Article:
Pink noise

Pink noise

Pink noise or 1/f noise is a signal or process with a frequency spectrum such that the power spectral density is proportional to the reciprocal of the frequency. For pink noise, each octave carries an equal amount of noise power. The name arises from being intermediate between white noise (1/f0) and red noise (1/f2, more commonly known as Brownian noise).

Within the scientific literature the term 1/f noise is used a little more loosely to refer to any noise with a power spectral density of the form,

S(f) propto 1/f^alpha
where f is frequency and 0 < α < 2, with α usually close to 1. These "1/f-like" noises occur widely in nature and are a source of considerable interest in many fields.

The term flicker noise is sometimes used to refer to 1/f noise, although this is more properly applied only to its occurrence in electronic devices due to a direct current. Mandelbrot and Van Ness proposed the name fractional noise (sometimes since called fractal noise) to emphasise that the exponent of the spectrum could take non-integer values and be closely related to fractional Brownian motion, but the term is very rarely used.


There is equal energy in all octaves (or similar log bundles). In terms of power at a constant bandwidth, 1/f noise falls off at 3 dB per octave. At high enough frequencies 1/f noise is never dominant. (White noise is equal energy per hertz.)

The human auditory system, which processes frequencies in a roughly logarithmic fashion approximated by the Bark scale, does not perceive them with equal sensitivity; signals in the 2-4-kHz octave sound loudest, and the loudness of other frequencies drops increasingly, depending both on the distance from the peak-sensitivity area and on the level. However, humans still differentiate between white noise and pink noise with ease.

Graphic equalizers also divide signals into bands logarithmically and report power by octaves; audio engineers put pink noise through a system to test whether it has a flat frequency response in the spectrum of interest. Systems that do not have a flat response can be equalized by creating a "mirror image" using a graphic equalizer. Because pink noise has a tendency to occur in natural physical systems it is often useful in audio production. Pink noise can be processed, filtered, and/or effects can be added to produce desired sounds. Pink noise generators are commercially available.

From a practical point of view, producing true pink noise is impossible, since the energy of such a signal would be infinite. That is, the energy of pink noise in any frequency interval from f_1 to f_2 is proportional to log(f_2/f_1), and if f_2 is infinity, so is the energy. Similarly, the energy of a pink noise signal would be infinite for f_1=0. This is not a surprise, though, because a signal containing frequencies down to zero extends infinitely in time.

Practically, noise can be pink only over a specific range of frequencies. For f_2, there is an upper limit to the frequencies that can be measured.

One parameter of noise, the peak versus average energy contents, or crest factor, is important for testing purposes, such as for amplifier and loudspeaker capabilities. Various crest factors of pink noise can be used in simulations of various levels of dynamic range compression in music signals. A defined crest factor is also important for durability or heat tests on loudspeakers or power amplifiers, because the signal power is direct function of the crest factor. On some digital pink noise generators the crest factor can be specified because the algorithm can be adjusted to never exceed certain levels.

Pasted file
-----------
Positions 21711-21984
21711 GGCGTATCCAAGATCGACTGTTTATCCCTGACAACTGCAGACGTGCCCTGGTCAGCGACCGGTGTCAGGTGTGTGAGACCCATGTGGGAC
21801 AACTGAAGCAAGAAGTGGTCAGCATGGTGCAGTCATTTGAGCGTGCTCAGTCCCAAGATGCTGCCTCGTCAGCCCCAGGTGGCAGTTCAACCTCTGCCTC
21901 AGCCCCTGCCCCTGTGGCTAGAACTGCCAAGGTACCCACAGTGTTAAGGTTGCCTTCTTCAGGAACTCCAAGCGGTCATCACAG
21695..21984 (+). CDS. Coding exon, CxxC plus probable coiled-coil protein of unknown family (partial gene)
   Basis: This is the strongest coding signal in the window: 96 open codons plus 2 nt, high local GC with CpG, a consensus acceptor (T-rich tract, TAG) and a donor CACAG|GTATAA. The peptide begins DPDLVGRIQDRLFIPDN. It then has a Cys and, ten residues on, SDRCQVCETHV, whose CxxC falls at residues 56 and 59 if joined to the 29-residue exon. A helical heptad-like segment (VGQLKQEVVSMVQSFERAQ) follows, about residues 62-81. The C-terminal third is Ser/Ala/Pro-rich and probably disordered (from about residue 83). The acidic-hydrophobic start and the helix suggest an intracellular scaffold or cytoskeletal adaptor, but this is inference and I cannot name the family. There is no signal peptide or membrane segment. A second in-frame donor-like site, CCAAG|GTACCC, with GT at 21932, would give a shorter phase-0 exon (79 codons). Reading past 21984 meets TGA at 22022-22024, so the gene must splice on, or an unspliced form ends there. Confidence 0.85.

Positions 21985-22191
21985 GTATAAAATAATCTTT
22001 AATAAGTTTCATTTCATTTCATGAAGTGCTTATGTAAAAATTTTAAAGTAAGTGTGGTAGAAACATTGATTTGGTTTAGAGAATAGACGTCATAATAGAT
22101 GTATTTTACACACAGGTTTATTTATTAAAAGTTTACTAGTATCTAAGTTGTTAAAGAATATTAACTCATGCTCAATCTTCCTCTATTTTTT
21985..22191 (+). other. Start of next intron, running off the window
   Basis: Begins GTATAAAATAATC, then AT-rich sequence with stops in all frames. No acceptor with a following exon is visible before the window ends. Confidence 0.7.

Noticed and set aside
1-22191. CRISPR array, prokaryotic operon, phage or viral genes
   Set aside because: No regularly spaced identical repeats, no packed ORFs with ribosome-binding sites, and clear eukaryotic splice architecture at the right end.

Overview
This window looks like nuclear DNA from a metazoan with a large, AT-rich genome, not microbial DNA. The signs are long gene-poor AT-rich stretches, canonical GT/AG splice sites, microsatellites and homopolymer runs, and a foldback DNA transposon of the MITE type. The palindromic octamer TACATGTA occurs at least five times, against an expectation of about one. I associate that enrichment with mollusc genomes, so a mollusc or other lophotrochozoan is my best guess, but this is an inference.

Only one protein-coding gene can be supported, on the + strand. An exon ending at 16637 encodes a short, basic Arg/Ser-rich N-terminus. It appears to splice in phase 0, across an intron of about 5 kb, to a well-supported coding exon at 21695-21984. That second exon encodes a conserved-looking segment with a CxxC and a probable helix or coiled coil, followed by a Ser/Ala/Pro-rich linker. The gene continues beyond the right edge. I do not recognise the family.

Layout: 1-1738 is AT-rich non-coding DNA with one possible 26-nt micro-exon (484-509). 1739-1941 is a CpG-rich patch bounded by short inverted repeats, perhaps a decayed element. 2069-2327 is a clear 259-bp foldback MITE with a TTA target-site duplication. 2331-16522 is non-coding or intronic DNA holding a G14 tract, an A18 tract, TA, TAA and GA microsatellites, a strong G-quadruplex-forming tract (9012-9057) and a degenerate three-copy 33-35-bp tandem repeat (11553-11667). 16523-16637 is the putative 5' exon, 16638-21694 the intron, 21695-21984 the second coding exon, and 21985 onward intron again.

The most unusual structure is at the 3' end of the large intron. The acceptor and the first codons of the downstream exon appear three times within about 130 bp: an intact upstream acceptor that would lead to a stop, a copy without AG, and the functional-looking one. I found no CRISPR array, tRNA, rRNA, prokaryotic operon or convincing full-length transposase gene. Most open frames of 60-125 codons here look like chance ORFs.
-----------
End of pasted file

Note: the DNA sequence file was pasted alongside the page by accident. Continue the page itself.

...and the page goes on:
1/f noise occurs in many physical, biological and economic systems. Some researchers describe it as being ubiquitous. In physical systems it is present in some meteorological data series, the electromagnetic radiation output of some astronomical bodies, and in almost all electronic devices (referred to as flicker noise). In biological systems, it is present in heart beat rhythms and the statistics of DNA sequences. In financial systems it is often referred to as a long memory effect. Also, it is the statistical structure of all natural images (images from the natural environment), as discovered by David Field (1987) .

Richard F. Voss and J. Clarke claim that almost all musical melodies, when each successive note is plotted on a scale of pitches, will tend towards a pink noise spectrum.

There are no simple mathematical models to create pink noise. It is usually generated by filtering white noise.

There are many theories of the origin of 1/f noise. Some theories attempt to be universal, while others are applicable to only a certain type of material, such as semiconductors. Universal theories of 1/f noise are still a matter of current research.

Electronic devices

A pioneering researcher in this field was Aldert van der Ziel.

In electronics, white noise will be stronger than pink noise (flicker noise) above some corner frequency. Interestingly, there is no known lower bound to pink noise in electronics. Measurements made down to 10−6 Hz (taking several weeks) have not shown a ceasing of pink-noise behaviour. Therefore one could state that in electronics, noise can be pink down to f_1=1/T where T is the time the device is switched on.

A pink noise source is sometimes included on analog synthesizers (although a white noise source is more common), both as a useful audio sound source for further processing, and also a source of random control voltages for controlling other parts of the synthesizer.

See also




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  • A. Chorti and M. Brookes (2007), "Resolving near-carrier spectral infinities due to 1/f phase noise in oscillators", ICASSP 2007, Vol. 3, 15-20 April 2007, Pages:III-1005 - III-1008, DOI 10.1109/ICASSP.2007.366852

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